The Sikes Theatre on the Jacksonville campus of The Episcopal School was the scene of four performances of Tony Award winning playwright Tom Stoppard’s “Rosencrantz and Guildenstern are Dead,” on stage November 13 – 16.
It had been a number of years since we last saw a play at the Sikes Theatre and it has been extensively renovated with remarkably comfortable seating, making it an excellent 130-seat setting for theatrical productions.
Audience members familiar with Shakespeare’s classic “Hamlet” would likely have recognized the two sublime nobodies, Rosencrantz and Guildenstern who had the job of being spies for King Claudius in the matter of Hamlet’s madness. For those in the full house audience who need to brush up on the Bard, KELBY SIDDONS, Assistant Director, provided an excellent synopsis in the playbill.
Stoppard adapted these two minor characters and made them the stars of his play, which debuted in the 1960s at the Edinburgh Fringe Festival. The work was responsible for launching Stoppard’s long and successful career as a playwright and screenwriter and has become a classic.
The play opens with our two heroes responding to the call of a mysterious messenger; they have no information about why the summons was given. For the next forty-five minutes, this comic duo tries to deduce by logical processes who they are, where they are, and why they are there. While they have no evidence to support their conclusions, still, it is their way of asserting their sanity. At this point the familiar story of “Hamlet” comes into play.
The two actors, RICHIE MULLANEY as Rosencrantz and JOHN MICHAEL CURRIE, as Guildenstern were marvelous in the leading roles. Besides being razor-sharp with their lines while constantly on stage for over two hours, they physically mugged and hugged every emotion in this ambitious production. During their journey, we saw small vignettes from Hamlet and Director KATIE BLACK kept the mood of this example of the Theatre of the Absurd very humorous, much to the delight of the audience.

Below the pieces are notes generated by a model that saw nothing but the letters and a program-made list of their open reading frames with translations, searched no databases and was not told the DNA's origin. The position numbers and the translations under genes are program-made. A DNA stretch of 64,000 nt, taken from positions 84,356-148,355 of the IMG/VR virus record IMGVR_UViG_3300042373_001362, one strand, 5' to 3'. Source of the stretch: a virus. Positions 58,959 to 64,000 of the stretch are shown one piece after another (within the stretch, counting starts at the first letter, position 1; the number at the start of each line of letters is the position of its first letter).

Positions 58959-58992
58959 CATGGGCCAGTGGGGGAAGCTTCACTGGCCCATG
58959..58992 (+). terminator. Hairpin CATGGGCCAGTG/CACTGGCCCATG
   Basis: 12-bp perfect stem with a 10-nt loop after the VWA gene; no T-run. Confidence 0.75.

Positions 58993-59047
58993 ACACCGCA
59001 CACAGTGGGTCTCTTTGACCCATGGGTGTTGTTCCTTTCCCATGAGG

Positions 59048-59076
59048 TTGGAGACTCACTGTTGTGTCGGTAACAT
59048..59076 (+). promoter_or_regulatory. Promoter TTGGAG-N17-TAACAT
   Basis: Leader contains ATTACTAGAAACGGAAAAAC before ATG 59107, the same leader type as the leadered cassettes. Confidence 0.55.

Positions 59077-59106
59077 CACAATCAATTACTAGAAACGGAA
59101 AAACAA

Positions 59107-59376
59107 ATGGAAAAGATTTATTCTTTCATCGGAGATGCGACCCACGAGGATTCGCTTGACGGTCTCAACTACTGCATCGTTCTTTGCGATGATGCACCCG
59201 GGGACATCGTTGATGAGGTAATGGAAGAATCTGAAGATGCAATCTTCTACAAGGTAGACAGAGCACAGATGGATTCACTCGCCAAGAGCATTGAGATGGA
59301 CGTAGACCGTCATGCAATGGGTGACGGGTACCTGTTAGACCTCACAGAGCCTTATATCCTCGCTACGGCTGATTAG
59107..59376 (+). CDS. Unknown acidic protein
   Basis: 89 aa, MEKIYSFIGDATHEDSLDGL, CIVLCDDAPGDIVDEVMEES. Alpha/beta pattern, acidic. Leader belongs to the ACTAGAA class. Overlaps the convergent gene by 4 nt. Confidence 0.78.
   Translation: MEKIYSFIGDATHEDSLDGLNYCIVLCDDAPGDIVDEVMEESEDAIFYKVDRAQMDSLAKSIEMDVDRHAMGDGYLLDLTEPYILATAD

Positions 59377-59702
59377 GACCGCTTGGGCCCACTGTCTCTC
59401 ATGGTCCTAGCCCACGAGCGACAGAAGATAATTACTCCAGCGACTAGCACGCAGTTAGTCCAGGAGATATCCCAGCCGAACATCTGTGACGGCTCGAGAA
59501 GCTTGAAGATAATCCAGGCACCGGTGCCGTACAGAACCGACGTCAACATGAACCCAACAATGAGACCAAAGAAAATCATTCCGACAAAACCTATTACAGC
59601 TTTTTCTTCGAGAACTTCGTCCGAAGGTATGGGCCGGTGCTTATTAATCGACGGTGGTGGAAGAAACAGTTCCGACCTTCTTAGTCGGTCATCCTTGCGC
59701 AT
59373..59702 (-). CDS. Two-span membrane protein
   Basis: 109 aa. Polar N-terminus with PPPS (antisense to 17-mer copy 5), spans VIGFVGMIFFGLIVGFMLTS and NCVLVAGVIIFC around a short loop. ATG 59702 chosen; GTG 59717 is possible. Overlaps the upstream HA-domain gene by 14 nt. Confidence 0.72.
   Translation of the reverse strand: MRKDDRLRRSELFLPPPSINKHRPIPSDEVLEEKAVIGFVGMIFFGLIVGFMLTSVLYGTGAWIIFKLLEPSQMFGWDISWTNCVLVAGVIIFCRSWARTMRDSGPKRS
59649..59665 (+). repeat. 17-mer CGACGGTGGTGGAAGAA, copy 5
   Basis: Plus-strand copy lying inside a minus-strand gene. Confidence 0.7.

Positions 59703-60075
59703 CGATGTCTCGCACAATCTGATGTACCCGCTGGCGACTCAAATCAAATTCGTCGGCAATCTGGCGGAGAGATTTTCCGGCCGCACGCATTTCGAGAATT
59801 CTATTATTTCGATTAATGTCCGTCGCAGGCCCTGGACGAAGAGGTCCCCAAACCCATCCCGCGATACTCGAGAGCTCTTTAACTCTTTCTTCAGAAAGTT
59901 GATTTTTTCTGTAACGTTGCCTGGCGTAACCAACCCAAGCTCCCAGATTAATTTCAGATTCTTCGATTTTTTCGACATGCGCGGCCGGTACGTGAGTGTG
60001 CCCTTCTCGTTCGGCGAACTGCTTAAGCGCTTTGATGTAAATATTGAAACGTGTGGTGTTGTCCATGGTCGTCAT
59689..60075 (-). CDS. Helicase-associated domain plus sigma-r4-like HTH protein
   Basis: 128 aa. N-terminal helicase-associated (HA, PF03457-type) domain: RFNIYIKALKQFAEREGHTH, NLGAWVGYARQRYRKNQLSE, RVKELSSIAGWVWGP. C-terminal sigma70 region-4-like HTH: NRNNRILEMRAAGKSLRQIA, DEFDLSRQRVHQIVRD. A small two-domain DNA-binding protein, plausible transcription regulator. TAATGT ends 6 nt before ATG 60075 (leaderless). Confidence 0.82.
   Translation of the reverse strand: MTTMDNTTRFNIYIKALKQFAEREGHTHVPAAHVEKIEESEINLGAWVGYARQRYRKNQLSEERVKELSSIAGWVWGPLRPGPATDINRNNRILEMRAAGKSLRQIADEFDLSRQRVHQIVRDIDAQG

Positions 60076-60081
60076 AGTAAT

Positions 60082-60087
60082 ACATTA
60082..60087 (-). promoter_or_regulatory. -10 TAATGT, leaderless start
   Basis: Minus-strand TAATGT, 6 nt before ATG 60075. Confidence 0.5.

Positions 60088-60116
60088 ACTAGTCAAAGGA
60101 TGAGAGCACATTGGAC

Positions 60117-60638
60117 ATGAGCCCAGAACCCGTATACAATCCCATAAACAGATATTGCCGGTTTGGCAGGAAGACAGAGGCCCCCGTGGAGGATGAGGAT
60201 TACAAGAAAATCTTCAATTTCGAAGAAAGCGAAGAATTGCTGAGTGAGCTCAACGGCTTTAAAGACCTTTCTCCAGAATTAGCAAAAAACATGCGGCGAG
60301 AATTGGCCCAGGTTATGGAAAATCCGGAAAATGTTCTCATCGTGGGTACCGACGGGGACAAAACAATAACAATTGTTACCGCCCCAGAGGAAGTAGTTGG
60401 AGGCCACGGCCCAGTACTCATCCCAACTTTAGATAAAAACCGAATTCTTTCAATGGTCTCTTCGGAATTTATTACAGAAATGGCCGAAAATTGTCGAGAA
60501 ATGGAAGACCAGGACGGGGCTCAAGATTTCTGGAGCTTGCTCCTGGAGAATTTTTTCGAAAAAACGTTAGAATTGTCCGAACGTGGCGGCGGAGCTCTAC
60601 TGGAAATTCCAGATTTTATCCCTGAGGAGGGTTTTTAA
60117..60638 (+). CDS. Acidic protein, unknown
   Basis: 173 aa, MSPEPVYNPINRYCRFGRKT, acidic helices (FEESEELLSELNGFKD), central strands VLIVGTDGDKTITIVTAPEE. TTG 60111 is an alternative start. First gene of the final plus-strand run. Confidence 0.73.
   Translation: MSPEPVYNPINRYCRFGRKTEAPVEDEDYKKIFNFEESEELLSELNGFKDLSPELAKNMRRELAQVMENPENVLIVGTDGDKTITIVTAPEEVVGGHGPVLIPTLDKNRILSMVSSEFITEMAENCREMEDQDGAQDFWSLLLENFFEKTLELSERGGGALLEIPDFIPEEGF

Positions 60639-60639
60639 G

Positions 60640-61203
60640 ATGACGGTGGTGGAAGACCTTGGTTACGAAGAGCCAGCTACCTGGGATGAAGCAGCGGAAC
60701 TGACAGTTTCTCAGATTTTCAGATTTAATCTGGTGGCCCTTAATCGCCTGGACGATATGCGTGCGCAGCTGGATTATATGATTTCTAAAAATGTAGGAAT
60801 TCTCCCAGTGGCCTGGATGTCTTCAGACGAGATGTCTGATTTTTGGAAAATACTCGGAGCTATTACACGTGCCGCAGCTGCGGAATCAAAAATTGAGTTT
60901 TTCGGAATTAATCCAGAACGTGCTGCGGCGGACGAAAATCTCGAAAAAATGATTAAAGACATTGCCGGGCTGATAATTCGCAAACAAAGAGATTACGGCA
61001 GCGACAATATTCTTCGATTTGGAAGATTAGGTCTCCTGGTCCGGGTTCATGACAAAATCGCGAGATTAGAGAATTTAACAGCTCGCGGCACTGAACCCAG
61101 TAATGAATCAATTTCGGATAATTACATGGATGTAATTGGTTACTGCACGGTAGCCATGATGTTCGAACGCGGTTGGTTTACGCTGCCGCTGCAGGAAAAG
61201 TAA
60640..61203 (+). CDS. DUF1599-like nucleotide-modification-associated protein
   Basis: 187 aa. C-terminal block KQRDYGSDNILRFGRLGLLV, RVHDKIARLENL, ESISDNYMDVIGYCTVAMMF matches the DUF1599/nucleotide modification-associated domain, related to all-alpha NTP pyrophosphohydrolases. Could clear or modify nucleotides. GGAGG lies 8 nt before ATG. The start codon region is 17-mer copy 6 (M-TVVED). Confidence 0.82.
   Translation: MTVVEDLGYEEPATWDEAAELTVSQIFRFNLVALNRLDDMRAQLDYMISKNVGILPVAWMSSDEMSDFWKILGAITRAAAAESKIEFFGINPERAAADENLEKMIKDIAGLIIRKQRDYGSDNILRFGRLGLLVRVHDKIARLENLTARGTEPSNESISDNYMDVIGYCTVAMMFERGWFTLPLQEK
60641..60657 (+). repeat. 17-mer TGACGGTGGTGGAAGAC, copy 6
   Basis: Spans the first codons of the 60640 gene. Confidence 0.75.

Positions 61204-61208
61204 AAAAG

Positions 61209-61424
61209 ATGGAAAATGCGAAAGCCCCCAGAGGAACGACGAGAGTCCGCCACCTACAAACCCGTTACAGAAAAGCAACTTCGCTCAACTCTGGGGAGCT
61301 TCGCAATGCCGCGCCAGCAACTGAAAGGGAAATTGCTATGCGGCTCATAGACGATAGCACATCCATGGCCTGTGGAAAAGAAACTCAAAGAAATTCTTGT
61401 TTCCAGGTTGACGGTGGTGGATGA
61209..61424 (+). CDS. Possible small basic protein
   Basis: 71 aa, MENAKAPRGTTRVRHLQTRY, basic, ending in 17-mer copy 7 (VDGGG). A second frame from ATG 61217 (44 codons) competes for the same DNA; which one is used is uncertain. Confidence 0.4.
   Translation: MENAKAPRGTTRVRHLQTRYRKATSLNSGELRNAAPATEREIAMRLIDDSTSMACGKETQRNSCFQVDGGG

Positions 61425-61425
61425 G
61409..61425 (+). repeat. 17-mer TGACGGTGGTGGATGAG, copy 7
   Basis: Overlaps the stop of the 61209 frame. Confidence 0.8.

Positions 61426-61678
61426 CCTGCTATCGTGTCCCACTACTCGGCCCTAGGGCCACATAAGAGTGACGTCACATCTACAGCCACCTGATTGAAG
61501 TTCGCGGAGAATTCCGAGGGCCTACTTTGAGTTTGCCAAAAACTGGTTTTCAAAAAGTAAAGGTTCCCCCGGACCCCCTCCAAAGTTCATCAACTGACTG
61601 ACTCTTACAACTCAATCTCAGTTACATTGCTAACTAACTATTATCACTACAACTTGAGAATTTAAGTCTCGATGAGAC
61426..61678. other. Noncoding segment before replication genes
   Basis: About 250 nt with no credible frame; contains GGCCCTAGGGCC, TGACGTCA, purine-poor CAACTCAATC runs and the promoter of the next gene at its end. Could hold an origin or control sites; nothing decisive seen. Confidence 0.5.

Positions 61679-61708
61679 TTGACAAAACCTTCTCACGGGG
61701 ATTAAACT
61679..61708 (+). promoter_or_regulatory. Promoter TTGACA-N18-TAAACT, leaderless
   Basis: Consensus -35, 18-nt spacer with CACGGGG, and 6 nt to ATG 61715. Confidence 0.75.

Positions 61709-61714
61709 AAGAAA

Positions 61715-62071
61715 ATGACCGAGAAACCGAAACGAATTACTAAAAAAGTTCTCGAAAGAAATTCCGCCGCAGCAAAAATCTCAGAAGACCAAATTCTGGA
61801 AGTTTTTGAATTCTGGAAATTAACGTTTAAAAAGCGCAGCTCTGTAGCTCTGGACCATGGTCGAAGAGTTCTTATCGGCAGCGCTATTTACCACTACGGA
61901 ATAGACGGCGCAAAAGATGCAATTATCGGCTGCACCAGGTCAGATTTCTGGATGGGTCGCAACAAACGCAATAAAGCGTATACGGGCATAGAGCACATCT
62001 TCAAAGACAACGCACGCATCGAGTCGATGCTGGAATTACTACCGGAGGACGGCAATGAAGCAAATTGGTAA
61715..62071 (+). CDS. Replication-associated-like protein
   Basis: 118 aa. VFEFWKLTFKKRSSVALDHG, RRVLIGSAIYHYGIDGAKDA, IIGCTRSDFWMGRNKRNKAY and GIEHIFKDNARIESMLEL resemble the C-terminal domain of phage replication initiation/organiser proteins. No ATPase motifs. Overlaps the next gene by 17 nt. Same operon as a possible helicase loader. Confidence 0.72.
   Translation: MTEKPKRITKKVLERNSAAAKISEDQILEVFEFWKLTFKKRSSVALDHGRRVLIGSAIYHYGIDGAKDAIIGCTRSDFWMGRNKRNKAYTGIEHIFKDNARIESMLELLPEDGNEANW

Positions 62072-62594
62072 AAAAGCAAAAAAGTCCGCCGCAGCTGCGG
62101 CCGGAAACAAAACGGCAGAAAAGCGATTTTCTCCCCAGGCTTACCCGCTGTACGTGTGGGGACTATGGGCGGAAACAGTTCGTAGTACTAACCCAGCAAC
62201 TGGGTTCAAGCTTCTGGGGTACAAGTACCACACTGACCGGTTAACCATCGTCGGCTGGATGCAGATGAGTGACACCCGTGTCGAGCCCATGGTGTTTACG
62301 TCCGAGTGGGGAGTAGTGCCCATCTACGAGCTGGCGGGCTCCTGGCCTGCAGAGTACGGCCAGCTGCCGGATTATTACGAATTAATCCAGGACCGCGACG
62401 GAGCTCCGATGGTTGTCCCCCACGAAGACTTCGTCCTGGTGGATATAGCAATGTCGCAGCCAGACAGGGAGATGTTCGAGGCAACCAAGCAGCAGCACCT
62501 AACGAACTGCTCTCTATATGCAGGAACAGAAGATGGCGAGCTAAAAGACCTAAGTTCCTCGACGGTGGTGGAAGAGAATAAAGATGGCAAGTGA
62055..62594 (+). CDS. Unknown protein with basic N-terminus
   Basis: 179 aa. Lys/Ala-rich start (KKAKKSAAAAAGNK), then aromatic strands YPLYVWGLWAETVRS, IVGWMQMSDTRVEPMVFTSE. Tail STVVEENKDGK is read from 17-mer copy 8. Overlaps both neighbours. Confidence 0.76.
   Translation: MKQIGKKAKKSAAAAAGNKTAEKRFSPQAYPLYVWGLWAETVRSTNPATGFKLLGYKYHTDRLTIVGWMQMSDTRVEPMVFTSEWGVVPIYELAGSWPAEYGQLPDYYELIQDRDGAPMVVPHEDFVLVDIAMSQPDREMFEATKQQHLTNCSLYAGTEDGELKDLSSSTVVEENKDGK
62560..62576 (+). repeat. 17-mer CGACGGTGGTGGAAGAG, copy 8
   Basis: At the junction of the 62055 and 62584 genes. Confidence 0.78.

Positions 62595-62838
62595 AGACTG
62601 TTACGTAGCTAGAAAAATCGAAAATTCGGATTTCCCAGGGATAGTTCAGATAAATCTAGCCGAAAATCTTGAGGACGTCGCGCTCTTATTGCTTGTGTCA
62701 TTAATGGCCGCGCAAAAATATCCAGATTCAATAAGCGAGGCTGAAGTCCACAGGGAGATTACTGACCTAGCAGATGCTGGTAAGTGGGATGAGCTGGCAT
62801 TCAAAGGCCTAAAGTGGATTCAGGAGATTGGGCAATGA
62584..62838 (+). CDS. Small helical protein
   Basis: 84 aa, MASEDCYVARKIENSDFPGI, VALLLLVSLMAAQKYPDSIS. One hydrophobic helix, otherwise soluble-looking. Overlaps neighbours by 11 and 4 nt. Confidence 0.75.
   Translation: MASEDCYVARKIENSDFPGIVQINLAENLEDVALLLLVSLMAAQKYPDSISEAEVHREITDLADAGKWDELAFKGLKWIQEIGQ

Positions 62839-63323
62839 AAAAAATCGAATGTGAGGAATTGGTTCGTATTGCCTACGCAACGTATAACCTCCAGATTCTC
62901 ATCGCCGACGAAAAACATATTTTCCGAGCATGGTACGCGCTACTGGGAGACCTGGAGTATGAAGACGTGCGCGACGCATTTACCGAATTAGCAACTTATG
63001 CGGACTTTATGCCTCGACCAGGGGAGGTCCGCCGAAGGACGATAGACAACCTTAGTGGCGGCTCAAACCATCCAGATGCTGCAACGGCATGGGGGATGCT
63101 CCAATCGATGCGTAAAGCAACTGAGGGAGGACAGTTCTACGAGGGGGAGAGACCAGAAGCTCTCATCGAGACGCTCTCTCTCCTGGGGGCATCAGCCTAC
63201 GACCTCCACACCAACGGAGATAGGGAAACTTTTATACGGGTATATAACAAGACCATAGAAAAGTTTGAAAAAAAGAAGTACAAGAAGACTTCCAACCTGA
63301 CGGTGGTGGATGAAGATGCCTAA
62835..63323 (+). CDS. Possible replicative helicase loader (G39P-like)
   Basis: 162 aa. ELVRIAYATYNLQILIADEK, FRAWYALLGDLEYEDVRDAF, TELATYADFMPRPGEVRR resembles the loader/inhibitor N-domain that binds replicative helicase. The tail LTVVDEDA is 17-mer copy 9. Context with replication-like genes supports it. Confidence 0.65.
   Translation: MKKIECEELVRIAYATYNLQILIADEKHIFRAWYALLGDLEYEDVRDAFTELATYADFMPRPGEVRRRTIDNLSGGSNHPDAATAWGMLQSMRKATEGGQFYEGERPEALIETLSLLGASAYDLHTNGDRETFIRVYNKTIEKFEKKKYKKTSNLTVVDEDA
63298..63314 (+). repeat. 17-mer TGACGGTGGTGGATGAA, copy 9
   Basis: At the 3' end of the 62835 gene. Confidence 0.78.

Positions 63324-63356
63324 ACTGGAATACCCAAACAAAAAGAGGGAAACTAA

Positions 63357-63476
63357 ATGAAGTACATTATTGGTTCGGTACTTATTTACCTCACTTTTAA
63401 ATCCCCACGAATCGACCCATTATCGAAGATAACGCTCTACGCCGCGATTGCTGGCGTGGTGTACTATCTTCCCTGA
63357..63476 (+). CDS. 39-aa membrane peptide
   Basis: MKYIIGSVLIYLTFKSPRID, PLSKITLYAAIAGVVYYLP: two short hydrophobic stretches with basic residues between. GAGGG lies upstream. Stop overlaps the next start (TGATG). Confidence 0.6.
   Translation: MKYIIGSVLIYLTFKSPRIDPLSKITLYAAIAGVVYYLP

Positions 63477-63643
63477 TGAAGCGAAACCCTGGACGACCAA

We got to know briefly several of the major characters from Hamlet, like the handsome Prince of Denmark himself (LIAM GENTRY), the nervous Polonius (LUCAS BUFORD), King Claudius (JACK STEPHENS), Queen Gertrude (SAVANNAH WILKERSON), the fair Ophelia (CAITIE ROMERO), Horatio (DANI LEGRAND), Fortinbras (KRIS HODGES), Laertes (JESSICA FONDO), and the Ambassador (JONATHAN RYALS), who also appeared as an Elsinore soldier, along with HEATHER FISHBACK.
The talented Tragedians were led with gusto by the animated HANNAH MARSHALL, as The Player. They performed hilarious scenes in slapstick vaudeville style. KEATON BOYD was the gorgeous Alfred, RACHEL KINCART was the Poisoner King, with SAVANNAH FRITZ the Player Queen. Spies EMILY BAJALIA and LINDSAY LIBERA were equally humorous. As the Tragedian Musician, ANNA BLAKE displayed versatility with several instruments while high on a balcony during the troupe’s performance. Many of the supporting characters doubled back, joined by TAYLOR SCHUSTER and MEG SLAY as attendants and menacing pirates.
The actors had the opportunity to perform on a majestic set designed by North Florida guru of set design, JOHNNY PETTEGREW. The set was two stories tall and ran the length of stage. Three balconies and many doors and windows provided atmosphere and many opportunities for creative action-filled scenes. Technical Director/Lighting Designer MEGAN ELSILA created evocative pictures with her lighting, and we were especially impressed with the play within a play scene where Claudius is exposed as the murderer of Hamlet’s father.
We have seen this play done in contemporary clothing, but much preferred the costumes by CAROL SIDDONS, which reflected the life and times of Shakespeare’s Hamlet and were very colorful.
CHRISTOPHER BEAULIEU as choreographer and combat consultant created the raucously delightful chase scene, with the cast repeatedly encircling the entire theatre from front to back. JEANANN HOSEA handled the position of Stage Manager.
“Rosencrantz and Guildenstern are Dead” is often compared to “Waiting for Godot,” the most successful and famous of the Absurdist Plays, but “Rosencrantz” is much more humorous and certainly more quotable. Some great lines in this play include: “Eternity is a terrible thought, where is it going to end?” and “We are actors, the opposite of people.”
This witty and entertaining play was challenging for both the cast and the audience. The play is far more complex than it appears on the surface, and part of the fun was experiencing the unexpected gems of philosophical musing that Stoppard created, imbued with life by a dedicated cast.